It Chapter Two

Pennywise is back and ready to give kids everywhere nightmares
Verdict: 
7/10 - Overlong and not as scary, Chapter Two isn't as good as its predecessor.
Release Date: 
Friday, September 6, 2019
Written by: 

The Losers' Club returns to Derry to take down Pennywise after the evil clown makes a reappearance.

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In the first part of It, the Losers' Club, who were then children, defeated Pennywise, the evil clown who went on a killing spree in Derry.

They then made a blood oath to return to their hometown to do so again if he should ever come back.

Flash forward 27 years and members of the Losers' Club are adults and no longer friends.

Mike (Isaiah Mustafa), the only one who remained in Derry, learns that Pennywise is back and calls up Beverly (Jessica Chastain), Bill (James McAvoy), Richie (Bill Hader), Eddie (James Ransone) and Ben (Jay Ryan) and gets them to come back, even though they can't remember anything about what happened 27 years before.

To defeat Pennywise, they must get their memories back by going to places that are important to them - risking a hallucinatory encounter with Pennywise in the process - and finding an artefact they can burn as part of a ritual.

The problem with It Chapter Two is that it's not all that scary.

Sure, there's some good jump scares, but the antics of Pennywise aren't as terrifying this time around because we've seen him do it all before.

He's also not in it as much as you'd think and mostly manifests himself as different creepy people - old ladies and deformed characters, for example - and these aren't as effective because they are CGI and don't look particularly realistic.

 

Also, director Andy Muschietti has opted to go for more horrifying, disgusting imagery in the hallucination scenes and these are gross but also very obviously digital.

And the film is way too long. Muschietti has insisted the 169-minute runtime was essential but that's not the case and it could have easily been half an hour shorter.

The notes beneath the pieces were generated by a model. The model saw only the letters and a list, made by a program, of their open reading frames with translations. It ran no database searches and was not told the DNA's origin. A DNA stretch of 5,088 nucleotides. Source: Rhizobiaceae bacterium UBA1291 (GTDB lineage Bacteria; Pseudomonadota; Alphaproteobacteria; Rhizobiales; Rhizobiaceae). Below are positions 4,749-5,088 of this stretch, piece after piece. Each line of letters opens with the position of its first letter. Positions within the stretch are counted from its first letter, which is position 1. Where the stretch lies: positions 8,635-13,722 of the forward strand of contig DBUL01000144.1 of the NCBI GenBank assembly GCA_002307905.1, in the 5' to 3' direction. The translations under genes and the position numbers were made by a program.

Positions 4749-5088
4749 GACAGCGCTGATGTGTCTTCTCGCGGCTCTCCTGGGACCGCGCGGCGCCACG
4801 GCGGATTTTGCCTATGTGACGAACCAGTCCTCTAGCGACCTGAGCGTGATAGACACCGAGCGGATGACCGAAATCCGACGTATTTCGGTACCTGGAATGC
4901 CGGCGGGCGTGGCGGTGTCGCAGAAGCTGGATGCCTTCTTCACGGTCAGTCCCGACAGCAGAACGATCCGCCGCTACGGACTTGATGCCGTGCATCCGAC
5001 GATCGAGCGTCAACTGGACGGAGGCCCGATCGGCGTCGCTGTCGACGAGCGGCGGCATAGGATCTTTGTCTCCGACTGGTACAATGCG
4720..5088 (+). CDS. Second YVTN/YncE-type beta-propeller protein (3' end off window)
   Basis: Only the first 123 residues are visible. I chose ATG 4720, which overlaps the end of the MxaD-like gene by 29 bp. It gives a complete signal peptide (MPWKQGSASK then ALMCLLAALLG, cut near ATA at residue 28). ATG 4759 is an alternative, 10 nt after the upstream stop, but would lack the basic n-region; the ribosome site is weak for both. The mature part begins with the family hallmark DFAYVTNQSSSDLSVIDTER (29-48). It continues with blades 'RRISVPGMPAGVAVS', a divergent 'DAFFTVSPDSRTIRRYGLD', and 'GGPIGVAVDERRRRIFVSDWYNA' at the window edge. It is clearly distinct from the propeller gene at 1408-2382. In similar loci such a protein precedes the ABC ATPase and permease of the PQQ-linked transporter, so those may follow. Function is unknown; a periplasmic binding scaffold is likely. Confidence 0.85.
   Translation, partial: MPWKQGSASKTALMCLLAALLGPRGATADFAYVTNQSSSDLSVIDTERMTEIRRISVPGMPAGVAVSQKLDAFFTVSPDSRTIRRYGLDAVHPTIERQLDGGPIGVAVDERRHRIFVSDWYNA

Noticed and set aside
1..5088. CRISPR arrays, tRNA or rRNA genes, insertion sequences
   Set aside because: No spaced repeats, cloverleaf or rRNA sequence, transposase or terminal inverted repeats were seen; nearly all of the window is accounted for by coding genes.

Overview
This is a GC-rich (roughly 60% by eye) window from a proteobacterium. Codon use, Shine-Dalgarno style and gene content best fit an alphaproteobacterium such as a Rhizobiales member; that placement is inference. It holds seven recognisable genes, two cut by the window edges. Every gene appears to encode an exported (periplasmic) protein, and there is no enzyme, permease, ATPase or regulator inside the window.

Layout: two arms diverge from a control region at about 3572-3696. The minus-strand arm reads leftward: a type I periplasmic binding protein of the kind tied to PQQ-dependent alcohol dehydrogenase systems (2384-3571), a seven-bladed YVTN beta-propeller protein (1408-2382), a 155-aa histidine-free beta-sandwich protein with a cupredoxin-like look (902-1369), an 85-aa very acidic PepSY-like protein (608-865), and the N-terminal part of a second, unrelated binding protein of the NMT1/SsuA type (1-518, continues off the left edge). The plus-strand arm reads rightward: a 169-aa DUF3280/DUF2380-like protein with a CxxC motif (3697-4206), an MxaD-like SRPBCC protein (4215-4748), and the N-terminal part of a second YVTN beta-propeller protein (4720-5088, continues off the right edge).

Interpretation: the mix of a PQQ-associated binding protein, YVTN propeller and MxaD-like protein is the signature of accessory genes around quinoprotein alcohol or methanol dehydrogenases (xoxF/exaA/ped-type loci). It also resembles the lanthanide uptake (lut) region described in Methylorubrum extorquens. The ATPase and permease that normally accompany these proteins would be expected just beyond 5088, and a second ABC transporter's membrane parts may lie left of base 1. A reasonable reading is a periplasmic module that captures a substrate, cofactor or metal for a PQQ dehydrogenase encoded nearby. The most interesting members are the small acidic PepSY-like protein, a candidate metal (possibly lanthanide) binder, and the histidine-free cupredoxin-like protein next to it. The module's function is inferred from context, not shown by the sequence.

There are a lot of unnecessary scenes weighing it down. It was a nice touch that flashbacks to 1989 were included, so we could see the likes of the young Bev (Sophia Lillis), young Richie (Finn Wolfhard) and young Bill (Jaeden Martell) again, but they aren't vital to the story.

In terms of appearance, the casting was perfect, with Chastain, Hader, and Ransone, in particular, looking uncannily like their younger counterparts.

The lead cast members are given a lot of emotional work to do, trying to face their childhood trauma and the fear they had repressed, but the standout is Hader, who offers up both the funniest and most heartbreaking performance. He steals every scene he appears in.

The first chapter had an entertaining mix of comedy and horror and also served as a coming-of-age story like Stand by Me or The Goonies.

Naturally, because they're now grown-ups, the latter genre had to go and it is missed, as are the hilarious child stars. Chapter Two is darker, more serious and disturbing, with only a bit of humour to offset that heaviness.

Chapter Two had high expectations to live up to and it failed to be as good as its predecessor, despite all that star power.

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